“Yeah, I’m excited,” said Cashner, a native of Conroe, Texas, north of Houston who attended Texas Christian in Fort Worth. “It’s definitely a new journey for me. There’s some familiar faces, [manager] Buck [Showalter lives in] Texas. It’s pretty cool to be back with somebody from Texas, just bring a little home up here and try and get us back to the postseason.”
Cashner, 31, had the best year of his eight-year major league career last season with the Texas Rangers, going 11-11 with a 3.40 ERA over 28 starts spanning 166 2/3 innings. He had 4.6 wins above replacement, nearly twice his previous career high, according to Baseball Reference.
“Obviously we’ve said many times how much further it goes than just five starting pitchers,” Showalter said. “He’s a guy who’s pitched well in the American League. That’s something that I think played in his favor. And doing a lot of the homework on the other part of it, I think we just think it’s a good all-around fit for us and especially since it’s something that is a big need for us and something that’s been in the works for quite a while. Sometimes we get so involved because it doesn’t happen the first two weeks after the season’s over but these things don’t happen easily. We think we have some good things to sell here, and I think Andrew knew that.”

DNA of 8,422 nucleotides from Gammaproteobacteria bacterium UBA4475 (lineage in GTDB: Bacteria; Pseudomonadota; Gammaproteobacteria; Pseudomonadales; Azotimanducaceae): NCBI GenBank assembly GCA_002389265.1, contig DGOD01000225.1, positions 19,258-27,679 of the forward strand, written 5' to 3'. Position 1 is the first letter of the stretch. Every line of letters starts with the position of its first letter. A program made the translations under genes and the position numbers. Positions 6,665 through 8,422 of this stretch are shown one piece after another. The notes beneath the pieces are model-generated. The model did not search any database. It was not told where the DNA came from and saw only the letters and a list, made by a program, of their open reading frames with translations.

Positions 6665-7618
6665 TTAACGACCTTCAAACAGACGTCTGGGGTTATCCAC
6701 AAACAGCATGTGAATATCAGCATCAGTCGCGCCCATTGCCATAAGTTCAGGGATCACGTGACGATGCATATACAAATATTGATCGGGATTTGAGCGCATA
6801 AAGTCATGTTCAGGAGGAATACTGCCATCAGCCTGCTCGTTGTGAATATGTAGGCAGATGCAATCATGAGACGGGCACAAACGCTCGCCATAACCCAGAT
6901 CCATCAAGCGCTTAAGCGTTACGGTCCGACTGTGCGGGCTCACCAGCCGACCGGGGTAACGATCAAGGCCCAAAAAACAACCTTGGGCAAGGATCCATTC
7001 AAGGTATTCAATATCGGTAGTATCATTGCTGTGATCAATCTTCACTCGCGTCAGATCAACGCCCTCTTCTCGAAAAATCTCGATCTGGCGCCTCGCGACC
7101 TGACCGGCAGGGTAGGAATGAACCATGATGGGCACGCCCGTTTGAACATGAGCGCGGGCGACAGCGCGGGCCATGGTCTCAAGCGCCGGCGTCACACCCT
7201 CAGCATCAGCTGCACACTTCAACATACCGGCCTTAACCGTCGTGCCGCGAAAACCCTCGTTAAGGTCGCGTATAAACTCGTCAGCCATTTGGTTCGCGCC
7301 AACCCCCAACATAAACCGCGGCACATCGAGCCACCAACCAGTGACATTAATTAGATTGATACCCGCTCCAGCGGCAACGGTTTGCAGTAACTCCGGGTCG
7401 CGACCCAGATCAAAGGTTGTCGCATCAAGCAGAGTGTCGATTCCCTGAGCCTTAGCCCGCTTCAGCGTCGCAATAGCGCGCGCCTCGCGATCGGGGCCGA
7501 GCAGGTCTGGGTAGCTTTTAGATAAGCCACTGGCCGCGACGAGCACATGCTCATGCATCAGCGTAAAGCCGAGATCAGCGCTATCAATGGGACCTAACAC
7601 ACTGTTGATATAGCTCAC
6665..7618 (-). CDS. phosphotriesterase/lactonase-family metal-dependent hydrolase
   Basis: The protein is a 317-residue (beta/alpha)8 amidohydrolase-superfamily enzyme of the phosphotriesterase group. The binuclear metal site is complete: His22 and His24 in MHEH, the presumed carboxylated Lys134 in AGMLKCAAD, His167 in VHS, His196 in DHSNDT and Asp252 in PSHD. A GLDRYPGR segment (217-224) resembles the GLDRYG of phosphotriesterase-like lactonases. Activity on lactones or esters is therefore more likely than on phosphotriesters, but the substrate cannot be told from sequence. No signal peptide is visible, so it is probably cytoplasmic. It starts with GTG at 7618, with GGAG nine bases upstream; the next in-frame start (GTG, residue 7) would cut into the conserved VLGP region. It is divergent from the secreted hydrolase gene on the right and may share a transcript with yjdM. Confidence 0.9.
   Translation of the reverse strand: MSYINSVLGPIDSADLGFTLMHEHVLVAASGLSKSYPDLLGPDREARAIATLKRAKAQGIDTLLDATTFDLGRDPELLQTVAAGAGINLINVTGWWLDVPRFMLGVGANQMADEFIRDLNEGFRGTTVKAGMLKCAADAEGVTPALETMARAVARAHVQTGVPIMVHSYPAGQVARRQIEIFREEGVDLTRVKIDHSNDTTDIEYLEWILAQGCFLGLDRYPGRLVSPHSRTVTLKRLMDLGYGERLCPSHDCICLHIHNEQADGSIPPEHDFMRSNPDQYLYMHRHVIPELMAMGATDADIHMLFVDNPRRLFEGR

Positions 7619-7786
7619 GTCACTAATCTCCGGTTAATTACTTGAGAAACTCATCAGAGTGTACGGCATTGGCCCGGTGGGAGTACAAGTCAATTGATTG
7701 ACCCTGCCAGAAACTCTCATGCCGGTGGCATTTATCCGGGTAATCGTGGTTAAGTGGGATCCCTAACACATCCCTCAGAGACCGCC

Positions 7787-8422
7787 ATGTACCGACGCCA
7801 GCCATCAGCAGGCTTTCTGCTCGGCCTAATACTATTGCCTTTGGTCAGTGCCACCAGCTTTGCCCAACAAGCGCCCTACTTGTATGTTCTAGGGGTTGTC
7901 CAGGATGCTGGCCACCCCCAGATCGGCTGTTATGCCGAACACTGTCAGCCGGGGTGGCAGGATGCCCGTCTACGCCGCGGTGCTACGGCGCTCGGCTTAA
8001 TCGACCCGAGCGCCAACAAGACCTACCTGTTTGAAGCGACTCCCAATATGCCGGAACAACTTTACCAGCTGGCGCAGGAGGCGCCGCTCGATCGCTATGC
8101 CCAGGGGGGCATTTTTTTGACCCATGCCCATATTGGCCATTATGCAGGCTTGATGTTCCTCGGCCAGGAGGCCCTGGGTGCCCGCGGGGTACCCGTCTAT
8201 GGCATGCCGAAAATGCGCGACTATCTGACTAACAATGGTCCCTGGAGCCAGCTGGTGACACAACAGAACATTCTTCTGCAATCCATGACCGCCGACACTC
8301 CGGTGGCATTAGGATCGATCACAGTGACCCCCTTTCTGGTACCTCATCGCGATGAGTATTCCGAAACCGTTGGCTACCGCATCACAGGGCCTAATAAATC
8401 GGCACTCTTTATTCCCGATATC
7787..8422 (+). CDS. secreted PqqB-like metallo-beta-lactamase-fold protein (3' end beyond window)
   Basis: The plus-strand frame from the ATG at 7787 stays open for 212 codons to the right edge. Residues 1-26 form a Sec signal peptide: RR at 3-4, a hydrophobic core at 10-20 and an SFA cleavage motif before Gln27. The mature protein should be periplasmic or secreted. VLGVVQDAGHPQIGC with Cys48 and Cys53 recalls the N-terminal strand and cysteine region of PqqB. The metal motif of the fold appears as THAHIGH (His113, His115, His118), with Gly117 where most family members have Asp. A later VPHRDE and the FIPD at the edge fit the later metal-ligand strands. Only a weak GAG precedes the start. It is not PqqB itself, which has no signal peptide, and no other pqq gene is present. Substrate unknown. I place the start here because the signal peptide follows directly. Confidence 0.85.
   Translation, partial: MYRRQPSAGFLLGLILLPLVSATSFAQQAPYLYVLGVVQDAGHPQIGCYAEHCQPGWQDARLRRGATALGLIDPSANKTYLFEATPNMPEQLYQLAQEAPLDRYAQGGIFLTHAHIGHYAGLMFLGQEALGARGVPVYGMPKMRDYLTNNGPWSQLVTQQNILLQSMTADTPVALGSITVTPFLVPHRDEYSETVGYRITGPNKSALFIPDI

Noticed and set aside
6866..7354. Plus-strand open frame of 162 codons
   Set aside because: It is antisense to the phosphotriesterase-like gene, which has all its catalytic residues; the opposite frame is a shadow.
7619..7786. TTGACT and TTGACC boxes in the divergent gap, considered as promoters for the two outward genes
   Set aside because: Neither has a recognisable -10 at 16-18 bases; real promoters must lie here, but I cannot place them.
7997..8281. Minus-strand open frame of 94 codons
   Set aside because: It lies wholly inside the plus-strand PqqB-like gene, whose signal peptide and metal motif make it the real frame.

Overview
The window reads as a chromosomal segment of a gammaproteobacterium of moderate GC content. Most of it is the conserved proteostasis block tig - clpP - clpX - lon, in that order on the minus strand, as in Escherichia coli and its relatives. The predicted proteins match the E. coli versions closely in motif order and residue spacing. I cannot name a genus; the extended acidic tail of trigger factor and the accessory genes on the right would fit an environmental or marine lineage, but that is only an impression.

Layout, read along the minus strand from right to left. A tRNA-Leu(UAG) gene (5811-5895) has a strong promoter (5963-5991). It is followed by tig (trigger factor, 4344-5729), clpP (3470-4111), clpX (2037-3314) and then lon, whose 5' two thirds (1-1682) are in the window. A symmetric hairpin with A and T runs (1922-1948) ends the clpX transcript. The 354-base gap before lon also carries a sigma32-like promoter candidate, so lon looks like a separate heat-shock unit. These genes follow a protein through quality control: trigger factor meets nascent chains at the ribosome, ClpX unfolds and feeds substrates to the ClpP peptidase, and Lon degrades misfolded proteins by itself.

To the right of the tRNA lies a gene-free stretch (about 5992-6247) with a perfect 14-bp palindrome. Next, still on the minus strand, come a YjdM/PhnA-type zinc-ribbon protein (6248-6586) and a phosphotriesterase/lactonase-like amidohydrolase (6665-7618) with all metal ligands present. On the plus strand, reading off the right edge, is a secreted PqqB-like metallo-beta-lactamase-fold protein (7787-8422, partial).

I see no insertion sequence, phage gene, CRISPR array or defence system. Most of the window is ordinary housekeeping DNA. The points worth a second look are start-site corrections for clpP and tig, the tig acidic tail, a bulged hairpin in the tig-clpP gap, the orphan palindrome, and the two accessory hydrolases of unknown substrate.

Cashner has spent most of his career in the National League pitching for the San Diego Padres and Chicago Cubs. He has a 42-64 career record and a 3.80 ERA in 230 big league appearances, 137 of them starts.
“I don’t know a lot [about the Orioles],” Cashner said. “I do know that they need some starting pitching, and here it is, show up every day and whoever I can help out, help out and my job is to come here and pitch and win.”